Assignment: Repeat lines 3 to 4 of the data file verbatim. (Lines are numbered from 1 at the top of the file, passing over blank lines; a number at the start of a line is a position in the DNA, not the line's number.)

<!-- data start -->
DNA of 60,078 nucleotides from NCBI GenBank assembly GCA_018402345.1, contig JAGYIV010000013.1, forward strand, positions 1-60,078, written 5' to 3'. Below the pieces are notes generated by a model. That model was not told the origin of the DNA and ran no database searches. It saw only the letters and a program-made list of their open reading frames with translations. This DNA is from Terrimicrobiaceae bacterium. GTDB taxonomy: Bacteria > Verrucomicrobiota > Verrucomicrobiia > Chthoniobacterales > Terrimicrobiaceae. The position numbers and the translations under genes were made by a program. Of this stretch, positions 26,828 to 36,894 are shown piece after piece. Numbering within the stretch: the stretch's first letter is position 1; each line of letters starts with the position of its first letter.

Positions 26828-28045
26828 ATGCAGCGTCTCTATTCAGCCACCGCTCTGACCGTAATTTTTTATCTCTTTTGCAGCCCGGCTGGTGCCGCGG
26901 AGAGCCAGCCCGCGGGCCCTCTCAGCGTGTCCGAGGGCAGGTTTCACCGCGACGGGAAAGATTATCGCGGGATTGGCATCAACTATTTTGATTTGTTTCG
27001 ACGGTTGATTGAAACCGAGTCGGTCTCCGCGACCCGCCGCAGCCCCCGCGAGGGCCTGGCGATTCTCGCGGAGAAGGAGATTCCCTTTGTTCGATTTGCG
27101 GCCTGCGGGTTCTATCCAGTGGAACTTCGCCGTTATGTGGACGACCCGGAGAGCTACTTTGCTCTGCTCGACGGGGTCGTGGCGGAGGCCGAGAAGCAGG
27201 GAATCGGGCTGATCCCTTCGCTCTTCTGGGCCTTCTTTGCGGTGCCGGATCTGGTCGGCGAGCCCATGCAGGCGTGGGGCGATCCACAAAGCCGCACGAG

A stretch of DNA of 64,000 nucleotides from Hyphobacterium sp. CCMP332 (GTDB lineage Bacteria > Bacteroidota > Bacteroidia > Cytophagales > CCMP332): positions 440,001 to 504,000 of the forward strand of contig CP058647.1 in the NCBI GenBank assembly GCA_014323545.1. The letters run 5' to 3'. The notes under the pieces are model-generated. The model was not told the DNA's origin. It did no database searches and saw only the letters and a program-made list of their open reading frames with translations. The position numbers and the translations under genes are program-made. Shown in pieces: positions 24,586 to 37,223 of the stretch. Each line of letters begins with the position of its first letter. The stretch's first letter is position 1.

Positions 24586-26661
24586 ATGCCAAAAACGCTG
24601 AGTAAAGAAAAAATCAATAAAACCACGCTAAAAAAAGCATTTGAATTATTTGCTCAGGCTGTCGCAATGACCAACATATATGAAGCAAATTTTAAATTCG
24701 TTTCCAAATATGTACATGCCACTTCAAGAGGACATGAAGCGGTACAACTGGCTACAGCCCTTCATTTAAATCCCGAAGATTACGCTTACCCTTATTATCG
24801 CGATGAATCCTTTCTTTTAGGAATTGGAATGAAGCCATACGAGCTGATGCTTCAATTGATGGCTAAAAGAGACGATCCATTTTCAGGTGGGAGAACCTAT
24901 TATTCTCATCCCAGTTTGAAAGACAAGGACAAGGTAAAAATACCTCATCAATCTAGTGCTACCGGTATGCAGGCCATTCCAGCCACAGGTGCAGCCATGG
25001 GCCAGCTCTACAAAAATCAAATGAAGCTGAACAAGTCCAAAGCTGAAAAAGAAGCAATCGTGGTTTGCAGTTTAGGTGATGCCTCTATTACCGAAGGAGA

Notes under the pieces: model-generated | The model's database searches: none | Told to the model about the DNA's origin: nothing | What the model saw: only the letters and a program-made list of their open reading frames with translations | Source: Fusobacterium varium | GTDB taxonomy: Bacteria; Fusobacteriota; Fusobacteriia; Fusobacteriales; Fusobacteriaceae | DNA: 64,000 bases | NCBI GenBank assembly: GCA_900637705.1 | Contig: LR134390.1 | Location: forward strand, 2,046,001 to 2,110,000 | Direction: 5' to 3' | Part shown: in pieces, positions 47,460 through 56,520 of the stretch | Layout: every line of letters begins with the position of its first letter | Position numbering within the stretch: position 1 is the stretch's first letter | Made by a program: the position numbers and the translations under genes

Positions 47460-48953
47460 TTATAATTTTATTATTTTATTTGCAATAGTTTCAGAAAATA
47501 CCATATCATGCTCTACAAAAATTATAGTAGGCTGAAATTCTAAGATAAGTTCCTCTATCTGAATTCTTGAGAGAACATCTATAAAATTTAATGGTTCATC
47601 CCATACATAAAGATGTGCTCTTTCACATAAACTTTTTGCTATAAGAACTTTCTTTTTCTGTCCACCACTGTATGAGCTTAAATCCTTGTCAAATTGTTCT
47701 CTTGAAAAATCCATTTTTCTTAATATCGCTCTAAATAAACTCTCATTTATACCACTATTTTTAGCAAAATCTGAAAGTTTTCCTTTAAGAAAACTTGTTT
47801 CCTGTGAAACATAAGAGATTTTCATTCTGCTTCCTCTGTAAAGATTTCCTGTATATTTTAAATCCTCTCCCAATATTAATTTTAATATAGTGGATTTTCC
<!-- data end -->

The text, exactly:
26828 ATGCAGCGTCTCTATTCAGCCACCGCTCTGACCGTAATTTTTTATCTCTTTTGCAGCCCGGCTGGTGCCGCGG
26901 AGAGCCAGCCCGCGGGCCCTCTCAGCGTGTCCGAGGGCAGGTTTCACCGCGACGGGAAAGATTATCGCGGGATTGGCATCAACTATTTTGATTTGTTTCG